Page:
In his spacious, modern office on the campus of the University of the District of Columbia, President Robert L. Green proudly displays photographs of civil rights leaders whom he has counted among his closest friends: the late Dr. Martin Luther King Jr., as well as Coretta Scott King and Atlanta Mayor Andrew Young.
Green marched through hostile crowds of whites in the Deep South during the mid-1960s with Martin Luther King. Through Coretta Scott King, Green maintained active ties with the civil rights movement after the marches and tough street battles were over.
And today, with Andrew Young, Green is linked to the elite of the nation's black political leaders.
For years, those relationships have served as Green's bridge between the often disparate worlds of politics and academe.
Now the UDC president is counting heavily on his reputation and skills as a civil rights activist and as an educator at Michigan State University to save him from the most damaging controversy of his 25-year career. The FBI last week began an investigation into alleged financial improprieties by Green and other officials at the university. D.C. Auditor Otis H. Troupe last week accused UDC officials of "stonewalling" his inquiry into university financial practices and said Green owed UDC $13,000 in funds that he has spent improperly since taking over the 13,000-student land-grant university in September 1983.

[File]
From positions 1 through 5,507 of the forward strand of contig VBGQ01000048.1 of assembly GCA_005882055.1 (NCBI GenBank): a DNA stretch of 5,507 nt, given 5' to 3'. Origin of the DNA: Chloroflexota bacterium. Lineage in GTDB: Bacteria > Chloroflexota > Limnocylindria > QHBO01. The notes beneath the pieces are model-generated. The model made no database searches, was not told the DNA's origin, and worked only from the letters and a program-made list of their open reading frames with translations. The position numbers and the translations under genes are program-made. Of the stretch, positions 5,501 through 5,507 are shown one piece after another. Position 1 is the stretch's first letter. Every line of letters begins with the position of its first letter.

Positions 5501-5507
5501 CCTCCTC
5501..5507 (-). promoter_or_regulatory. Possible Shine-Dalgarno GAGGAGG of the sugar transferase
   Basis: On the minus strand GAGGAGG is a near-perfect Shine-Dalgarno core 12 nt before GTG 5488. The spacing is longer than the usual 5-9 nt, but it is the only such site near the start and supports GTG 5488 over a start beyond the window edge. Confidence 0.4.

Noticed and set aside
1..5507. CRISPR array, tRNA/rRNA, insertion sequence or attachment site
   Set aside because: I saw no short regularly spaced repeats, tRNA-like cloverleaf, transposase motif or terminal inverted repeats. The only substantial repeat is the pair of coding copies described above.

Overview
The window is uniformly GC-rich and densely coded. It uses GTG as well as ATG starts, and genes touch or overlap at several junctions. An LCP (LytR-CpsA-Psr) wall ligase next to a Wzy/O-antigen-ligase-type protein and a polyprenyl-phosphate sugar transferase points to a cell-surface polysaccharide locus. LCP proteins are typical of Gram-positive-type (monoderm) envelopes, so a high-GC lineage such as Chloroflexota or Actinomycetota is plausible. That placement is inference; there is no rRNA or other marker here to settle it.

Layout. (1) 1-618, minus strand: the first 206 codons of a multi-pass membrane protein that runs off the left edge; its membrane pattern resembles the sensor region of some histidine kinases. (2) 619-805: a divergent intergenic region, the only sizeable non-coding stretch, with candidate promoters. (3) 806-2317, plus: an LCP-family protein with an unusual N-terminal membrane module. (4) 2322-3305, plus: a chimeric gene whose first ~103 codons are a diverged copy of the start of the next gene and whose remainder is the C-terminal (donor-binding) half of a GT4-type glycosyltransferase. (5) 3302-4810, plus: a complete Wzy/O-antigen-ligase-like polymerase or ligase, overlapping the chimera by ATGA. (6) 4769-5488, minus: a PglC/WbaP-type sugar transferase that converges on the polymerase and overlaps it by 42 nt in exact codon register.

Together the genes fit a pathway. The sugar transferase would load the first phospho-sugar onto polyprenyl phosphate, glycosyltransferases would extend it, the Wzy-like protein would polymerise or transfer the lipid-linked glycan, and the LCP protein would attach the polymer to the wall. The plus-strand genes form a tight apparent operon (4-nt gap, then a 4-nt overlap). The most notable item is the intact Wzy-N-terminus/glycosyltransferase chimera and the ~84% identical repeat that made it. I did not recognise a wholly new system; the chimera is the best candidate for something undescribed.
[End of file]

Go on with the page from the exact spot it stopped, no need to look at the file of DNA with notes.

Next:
Green, 51, a native of Detroit, acknowledged in a 45-page report to the UDC trustees last month that he has made some mistakes. He said he inadvertently violated some university and District accounting procedures, primarily because he tried to get off to a fast start before learning all the proper procedures. He said he mistakenly used UDC funds to cover personal expenditures, and he has repaid some of that money.
But Green insists that much of the controversy over his administration's handling of finances has been overblown by Troupe and overly aggressive news media that, he contends, have overlooked the "great strides" made by UDC since he became president.
"I believe UDC is a great institution, and that is not written about," Green said last week in defending his administration's record before a local group of journalists.